What if you don’t have ‘one true calling’?

I watched this video this morning over my coffee and it made my heart sing.

Lately, I’ve been having this same conversation with a lot of my 30-something friends.

A conversation about ‘finding your thing’. About reining in your passions in order to find that one special thing that will be yours, about which you’ll be the expert, the one people come to for advice.

It’s also, often, a pretty fraught conversation. ‘I’m in my 30s and I still don’t know what my thing is…’ ‘I got a degree in XYZ but that’s not what I want to do.’ ‘I’m into so many things… I just don’t know which one is my calling.’

There’s this huge pressure to identify your thing, and set your stall out. To commit. All around us, people have chosen their field of expertise and begun to excel in it. The internet is filled with advice – especially if you’re a freelancer or starting your own business – encouraging you to focus. To find ‘the thing you’re good at’. To pick one thing and specialise, to be able to sum up what you do in a single sentence.

This, we’re told, is the only route to success. Stop spreading yourself too thin! You’ll confuse people! You’ll never be truly good at something if you keep trying everything.

So what if you’re into, y’know, lots of things?

What if you don’t want to specialise, or the concept feels like a trap?

Does that mean you can’t run a successful business, or have expertise worth sharing, or, y’know, generally be a successful, contented, happy person?

Of course not!

Take a look at this inspiring and brilliant 12-minute TED Talk by wonderful Emilie Wapnick of puttylike.com:

Why some of us don’t have one true calling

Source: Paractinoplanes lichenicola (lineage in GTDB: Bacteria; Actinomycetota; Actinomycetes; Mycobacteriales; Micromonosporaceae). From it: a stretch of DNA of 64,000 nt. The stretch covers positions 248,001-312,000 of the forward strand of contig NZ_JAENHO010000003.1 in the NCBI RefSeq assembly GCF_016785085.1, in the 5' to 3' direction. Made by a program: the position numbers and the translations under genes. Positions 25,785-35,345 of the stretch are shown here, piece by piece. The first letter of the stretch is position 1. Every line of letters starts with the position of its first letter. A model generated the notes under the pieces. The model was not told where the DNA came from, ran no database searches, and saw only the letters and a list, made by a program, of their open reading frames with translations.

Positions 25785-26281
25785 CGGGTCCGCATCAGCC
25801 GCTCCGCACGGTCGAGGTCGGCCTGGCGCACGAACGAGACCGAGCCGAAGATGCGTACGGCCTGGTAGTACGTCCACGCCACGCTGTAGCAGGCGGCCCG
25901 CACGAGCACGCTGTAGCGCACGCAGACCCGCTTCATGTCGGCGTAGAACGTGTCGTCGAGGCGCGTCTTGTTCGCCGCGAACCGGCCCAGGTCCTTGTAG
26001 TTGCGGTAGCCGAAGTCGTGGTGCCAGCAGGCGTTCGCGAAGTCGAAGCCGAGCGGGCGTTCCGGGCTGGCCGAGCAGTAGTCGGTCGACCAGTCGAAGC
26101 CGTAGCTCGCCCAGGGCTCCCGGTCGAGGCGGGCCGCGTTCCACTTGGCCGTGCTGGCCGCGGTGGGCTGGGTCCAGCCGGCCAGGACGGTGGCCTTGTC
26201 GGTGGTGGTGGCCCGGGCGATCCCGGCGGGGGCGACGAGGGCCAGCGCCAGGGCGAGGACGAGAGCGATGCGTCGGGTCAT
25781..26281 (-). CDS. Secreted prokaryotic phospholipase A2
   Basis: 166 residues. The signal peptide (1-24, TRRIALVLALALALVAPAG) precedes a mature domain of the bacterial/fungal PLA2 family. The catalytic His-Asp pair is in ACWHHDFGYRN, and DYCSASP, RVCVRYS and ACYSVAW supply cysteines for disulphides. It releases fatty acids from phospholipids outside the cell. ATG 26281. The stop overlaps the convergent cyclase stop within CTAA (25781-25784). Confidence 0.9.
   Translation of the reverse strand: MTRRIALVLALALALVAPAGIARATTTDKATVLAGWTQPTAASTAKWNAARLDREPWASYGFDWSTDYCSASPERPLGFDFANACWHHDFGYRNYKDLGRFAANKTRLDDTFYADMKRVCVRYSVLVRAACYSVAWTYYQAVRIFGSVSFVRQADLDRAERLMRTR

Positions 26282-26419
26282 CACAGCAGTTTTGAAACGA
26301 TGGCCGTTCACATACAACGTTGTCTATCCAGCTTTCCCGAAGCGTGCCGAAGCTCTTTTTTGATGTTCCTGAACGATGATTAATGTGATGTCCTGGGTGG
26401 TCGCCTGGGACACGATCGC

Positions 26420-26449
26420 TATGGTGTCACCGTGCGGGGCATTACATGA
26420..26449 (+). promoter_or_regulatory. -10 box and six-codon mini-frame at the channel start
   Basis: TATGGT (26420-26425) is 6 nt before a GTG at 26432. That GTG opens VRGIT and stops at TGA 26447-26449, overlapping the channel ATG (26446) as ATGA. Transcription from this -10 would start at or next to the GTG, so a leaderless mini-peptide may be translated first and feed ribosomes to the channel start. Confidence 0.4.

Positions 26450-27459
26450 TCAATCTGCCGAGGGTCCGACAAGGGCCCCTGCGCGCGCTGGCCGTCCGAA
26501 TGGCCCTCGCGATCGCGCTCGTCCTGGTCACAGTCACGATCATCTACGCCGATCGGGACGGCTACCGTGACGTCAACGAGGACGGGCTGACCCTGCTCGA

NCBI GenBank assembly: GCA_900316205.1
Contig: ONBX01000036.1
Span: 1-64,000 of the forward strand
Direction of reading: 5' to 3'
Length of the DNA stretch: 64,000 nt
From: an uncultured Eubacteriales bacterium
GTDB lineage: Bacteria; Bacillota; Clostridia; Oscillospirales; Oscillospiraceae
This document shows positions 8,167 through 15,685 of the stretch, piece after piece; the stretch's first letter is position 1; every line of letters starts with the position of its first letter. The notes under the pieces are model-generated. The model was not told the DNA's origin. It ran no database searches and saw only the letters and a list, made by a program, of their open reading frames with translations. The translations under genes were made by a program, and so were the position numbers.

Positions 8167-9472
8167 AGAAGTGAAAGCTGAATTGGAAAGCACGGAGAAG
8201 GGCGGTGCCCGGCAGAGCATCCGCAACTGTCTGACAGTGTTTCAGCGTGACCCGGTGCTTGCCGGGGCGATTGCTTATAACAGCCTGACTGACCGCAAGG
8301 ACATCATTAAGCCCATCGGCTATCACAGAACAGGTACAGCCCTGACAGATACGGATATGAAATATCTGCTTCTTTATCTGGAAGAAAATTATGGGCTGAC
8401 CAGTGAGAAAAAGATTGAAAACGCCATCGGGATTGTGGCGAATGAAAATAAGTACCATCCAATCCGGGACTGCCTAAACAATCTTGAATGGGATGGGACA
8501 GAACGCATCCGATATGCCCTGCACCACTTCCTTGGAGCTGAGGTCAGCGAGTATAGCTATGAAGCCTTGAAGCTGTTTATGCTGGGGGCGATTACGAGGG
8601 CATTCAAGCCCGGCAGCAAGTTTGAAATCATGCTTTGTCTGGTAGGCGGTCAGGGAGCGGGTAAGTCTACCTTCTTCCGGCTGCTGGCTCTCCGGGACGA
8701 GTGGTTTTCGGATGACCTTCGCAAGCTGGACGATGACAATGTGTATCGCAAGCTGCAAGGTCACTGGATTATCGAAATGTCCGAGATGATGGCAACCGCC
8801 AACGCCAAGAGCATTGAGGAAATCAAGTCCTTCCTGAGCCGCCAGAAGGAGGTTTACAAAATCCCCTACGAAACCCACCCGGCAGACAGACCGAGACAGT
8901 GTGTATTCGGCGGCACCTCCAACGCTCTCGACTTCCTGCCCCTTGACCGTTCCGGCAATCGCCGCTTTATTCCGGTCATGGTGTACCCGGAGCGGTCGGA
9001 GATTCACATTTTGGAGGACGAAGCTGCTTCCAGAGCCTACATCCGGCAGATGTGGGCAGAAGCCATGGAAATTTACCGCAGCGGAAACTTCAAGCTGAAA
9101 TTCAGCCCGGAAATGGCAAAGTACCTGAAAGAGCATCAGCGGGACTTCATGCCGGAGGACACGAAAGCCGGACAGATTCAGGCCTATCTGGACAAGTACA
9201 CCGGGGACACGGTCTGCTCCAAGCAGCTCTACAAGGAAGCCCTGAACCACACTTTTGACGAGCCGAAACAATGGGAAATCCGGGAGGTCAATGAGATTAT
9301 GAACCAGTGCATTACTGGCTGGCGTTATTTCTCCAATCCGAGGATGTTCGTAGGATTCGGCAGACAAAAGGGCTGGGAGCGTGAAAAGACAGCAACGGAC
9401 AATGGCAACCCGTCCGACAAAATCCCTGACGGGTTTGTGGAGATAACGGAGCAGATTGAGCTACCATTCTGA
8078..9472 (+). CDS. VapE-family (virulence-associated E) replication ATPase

I love how Emilie pinpoints how powerfully society drives home this ‘find your one thing’ message… and the anxiety this causes among people who love doing… many things.

The problem wasn’t that I didn’t have any interests… it was that I had too many

And I love that she has created a word for herself and the billions of others like her: MULTIPOTENTIALITE.

Multi – potential – ite. Amazing.

Find out all about it by watching Emilie’s talk, then let out a joyful roar of pride, then run off and do about 25 different things all of which you love equally!

Or head over to puttylike.com and celebrate with your people 🙂

 

Like this post? Please share it!

6 comments

  1. chloetarot says:

    Yay, a word for us: “Multipotentialite”! I am much more open to letting myself do multiple things these days. I’ve always blamed it on being a double Gemini – so there’s four of us in here 😀 Actually, I find running my own business gives a lot of scope for this. I write blogs and ad copy, record videos, paint, draw, photoshop, write and record meditations, write ebooks, learn new software programmes, experiment with different marketing. And it’s all connected somewhere, but far from just focusing on one thing…

    • Beth says:

      Yes! I was thinkng the same. Emilie’s points about getting really into something…and then getting bored and moving on sounded so familiar, but I found myself thinking ‘well, am I a specialist now? Now that I’ve made tarot my ‘thing’?’

      I think it’s just that the many, many different aspects of running this business (and, oh yeah, my other business – web design!) keep my multipotentialite heart satisfied… for now. Like you, my days are a mix of writing, reading tarot, photography, design work, networking – all elements of my work with LRT. Then there’s all the web design, boat DIY and maintenance and the million other things in my life.

      Hmm, maybe not such a specialist after all!

  2. Sarah Dawn says:

    That video was incredible. Thank you for posting it Beth. I am definitely 100% multipotentialite. I always thought when I got bored it meant I was a flake and scared of commitment like Emilie said. This was super life affirming.

  3. Christiane says:

    Great post and video! I’m also doing many different things, which all keep me from feeling bored after a while and help me find new creative outlets along the way. How blessed are we to be able to earn our living this way?

    It’s good to see people being encouraged to follow their hearts and become ‘multi-professionals’, defying the conventional one-job life. But at the same time, they need to be taught how to manage their time and energy to make it work, especially when they’re self-employed.

    On a funny note, I’m still trying to figure out a suitable, straight-forward job title, When people ask me what I do for a living, I say something different every time depending on the situation and mood I’m in… I’d love to know how other multi-professionals address this…;)

Comments are closed.